shingle style one

One of the primary characteristics of a shingle style home is the gentle way it blends into the landscape. Key features are its soft grey surface, plain siding, very little ornamentation, a welcoming porch, and a rambling outline. Victorian shingles were made of thinly cut, unpainted cedar that quickly became a weathered grey from exposure to the oceanfront elements.

New England House

Their apparent simplicity belied the fact that most were vacation homes for the very wealthy. Well-known architects such as Henry Hobson Richardson, Charles McKim, Stanford White and Frank Lloyd Wright were drawn to the form, and began creating their own versions of shingle style homes. Perhaps the most famous shingle style home is the summer residence of George W. Bush, built in 1903 on Walker’s Point near Kennebunkport Maine.

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Bush Summer Residence; Photo Courtesy of Architecture.About.com

On Nantucket, a large population of Quakers greatly influenced the social mores and architectural styles on the island. Their insistence on simplicity and minimal decoration  made the shingle style house enormously popular during the 19th century, and the island’s large stock of historic homes has set the standard for any new homes built since.

shingle style two

Today, the Nantucket Historic District Commission oversees homeowners’ building and renovation plans with strict regulations that dictate a home’s height, use of shingles, and a pitched roof to protect the island’s historic character.  Homes are often surrounded by charmingly old fashioned gardens, overflowing with hollyhocks, peonies, foxgloves, and larkspur, and bordered by trellises covered in tumbling pink roses that give the island its signature grace and charm.

roses on trellis

 

Bring Summer and the Seaside In

seaside 3

It’s May, and many people are heading for their summer homes, ready for long, lazy days in sun and sand. You don’t need a vacation home to make your house summer-ready, though. Try some of these ideas for bringing summer and the seaside in!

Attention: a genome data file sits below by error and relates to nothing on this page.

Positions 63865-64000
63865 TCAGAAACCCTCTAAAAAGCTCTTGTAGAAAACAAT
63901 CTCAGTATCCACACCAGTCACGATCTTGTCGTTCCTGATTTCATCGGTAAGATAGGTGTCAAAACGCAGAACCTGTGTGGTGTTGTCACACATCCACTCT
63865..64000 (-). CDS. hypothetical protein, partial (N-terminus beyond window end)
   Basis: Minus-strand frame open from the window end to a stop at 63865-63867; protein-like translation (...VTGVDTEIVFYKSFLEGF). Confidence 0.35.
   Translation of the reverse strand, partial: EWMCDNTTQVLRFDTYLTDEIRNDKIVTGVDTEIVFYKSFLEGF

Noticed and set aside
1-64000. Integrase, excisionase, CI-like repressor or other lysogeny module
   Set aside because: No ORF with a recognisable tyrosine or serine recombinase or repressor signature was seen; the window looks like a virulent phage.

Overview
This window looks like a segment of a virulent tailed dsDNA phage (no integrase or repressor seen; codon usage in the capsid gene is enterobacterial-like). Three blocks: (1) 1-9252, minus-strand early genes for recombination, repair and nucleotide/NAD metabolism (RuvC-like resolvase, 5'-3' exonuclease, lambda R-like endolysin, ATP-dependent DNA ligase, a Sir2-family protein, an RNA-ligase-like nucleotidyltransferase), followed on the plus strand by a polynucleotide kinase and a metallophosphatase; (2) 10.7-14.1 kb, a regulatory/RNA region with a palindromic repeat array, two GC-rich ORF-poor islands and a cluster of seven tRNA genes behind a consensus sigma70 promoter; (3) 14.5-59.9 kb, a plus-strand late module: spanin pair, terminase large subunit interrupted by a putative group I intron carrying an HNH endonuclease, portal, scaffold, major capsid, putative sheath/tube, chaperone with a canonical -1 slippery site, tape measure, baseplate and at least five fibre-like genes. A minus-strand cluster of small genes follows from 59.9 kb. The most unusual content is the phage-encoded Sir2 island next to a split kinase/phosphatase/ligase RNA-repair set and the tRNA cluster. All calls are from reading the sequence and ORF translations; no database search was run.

seaside rooms

Use light-colored, indoor/outdoor fabrics and wicker or rattan furniture to add a summery feel to your rooms. Indoor/outdoor fabrics also make for a more relaxed environment, as clean up is a breeze.

seaside 2

An artfully placed starfish or shell says you love the beach! Painted white furniture and light colored fabrics are another warm-weather touch.

seaside flowers

Nautical prints or paintings of boats, water and ocean beaches are a window to the world you love.

seaside bedroom 2

Slip into the garden early in the morning when the grass is still cool beneath your feet, and cut a few fresh flowers for a small vase on your bedside table. You’ll love falling asleep with the light fragrance of blossoms to scent your dreams.

seaside bedroom

A light, bright room always feels summery. Change your bedding to an all-white coverlet, toss a brightly colored throw onto the end of the bed, and stack clean white birch logs in the fireplace.

Natural fiber fabric and rug

Add texture and interest with natural rugs underfoot, such as sisal, hemp, jute or seagrass. Plant fiber rugs are sustainably harvested, renewable, and biodegradable, an added bonus to their beauty!

Redhead Ducks; Hen; Ducklings

Photo by Neil Mishler U.S. FWS.

Finally, celebrate summer’s beauty by making a pledge to help protect America’s waterways and all the creatures who depend on them for their lives. Visit the Natural Wildlife Federation to learn how you can help. 

shells white

“Rest is not idleness, and to lie sometimes on the grass under trees on a summer’s day, listening to the murmur of the water, or watching the clouds float across the sky, is by no means a waste of time.” –John Lubbock, The Use of Life